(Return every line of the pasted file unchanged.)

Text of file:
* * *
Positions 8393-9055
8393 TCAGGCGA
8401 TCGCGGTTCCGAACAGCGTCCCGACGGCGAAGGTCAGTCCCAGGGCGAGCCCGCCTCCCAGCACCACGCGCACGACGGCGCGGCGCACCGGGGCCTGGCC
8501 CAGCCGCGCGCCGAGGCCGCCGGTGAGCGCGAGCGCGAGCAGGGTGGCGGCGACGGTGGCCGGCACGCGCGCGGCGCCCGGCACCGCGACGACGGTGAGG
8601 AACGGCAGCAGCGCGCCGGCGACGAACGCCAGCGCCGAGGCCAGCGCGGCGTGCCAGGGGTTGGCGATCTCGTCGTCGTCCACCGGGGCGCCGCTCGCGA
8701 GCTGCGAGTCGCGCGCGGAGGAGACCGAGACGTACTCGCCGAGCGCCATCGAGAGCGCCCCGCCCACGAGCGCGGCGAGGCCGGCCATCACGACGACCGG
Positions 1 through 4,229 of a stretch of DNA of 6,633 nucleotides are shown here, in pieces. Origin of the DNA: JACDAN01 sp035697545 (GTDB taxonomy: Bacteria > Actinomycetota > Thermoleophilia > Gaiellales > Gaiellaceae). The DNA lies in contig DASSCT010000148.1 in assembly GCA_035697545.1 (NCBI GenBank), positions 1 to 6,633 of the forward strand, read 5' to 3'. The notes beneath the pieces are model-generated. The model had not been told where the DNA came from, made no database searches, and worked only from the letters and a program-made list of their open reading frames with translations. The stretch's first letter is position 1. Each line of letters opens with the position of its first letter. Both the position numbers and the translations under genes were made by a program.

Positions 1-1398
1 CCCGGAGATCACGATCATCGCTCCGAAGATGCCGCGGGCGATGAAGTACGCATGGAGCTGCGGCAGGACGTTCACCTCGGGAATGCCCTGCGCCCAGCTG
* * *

Positions 8393-9055
8393 TCAGGCGA
8401 TCGCGGTTCCGAACAGCGTCCCGACGGCGAAGGTCAGTCCCAGGGCGAGCCCGCCTCCCAGCACCACGCGCACGACGGCGCGGCGCACCGGGGCCTGGCC
8501 CAGCCGCGCGCCGAGGCCGCCGGTGAGCGCGAGCGCGAGCAGGGTGGCGGCGACGGTGGCCGGCACGCGCGCGGCGCCCGGCACCGCGACGACGGTGAGG
8601 AACGGCAGCAGCGCGCCGGCGACGAACGCCAGCGCCGAGGCCAGCGCGGCGTGCCAGGGGTTGGCGATCTCGTCGTCGTCCACCGGGGCGCCGCTCGCGA
8701 GCTGCGAGTCGCGCGCGGAGGAGACCGAGACGTACTCGCCGAGCGCCATCGAGAGCGCCCCGCCCACGAGCGCGGCGAGGCCGGCCATCACGACGACCGG
Positions 1 through 4,229 of a stretch of DNA of 6,633 nucleotides are shown here, in pieces. Origin of the DNA: JACDAN01 sp035697545 (GTDB taxonomy: Bacteria > Actinomycetota > Thermoleophilia > Gaiellales > Gaiellaceae). The DNA lies in contig DASSCT010000148.1 in assembly GCA_035697545.1 (NCBI GenBank), positions 1 to 6,633 of the forward strand, read 5' to 3'. The notes beneath the pieces are model-generated. The model had not been told where the DNA came from, made no database searches, and worked only from the letters and a program-made list of their open reading frames with translations. The stretch's first letter is position 1. Each line of letters opens with the position of its first letter. Both the position numbers and the translations under genes were made by a program.

Positions 1-1398
1 CCCGGAGATCACGATCATCGCTCCGAAGATGCCGCGGGCGATGAAGTACGCATGGAGCTGCGGCAGGACGTTCACCTCGGGAATGCCCTGCGCCCAGCTG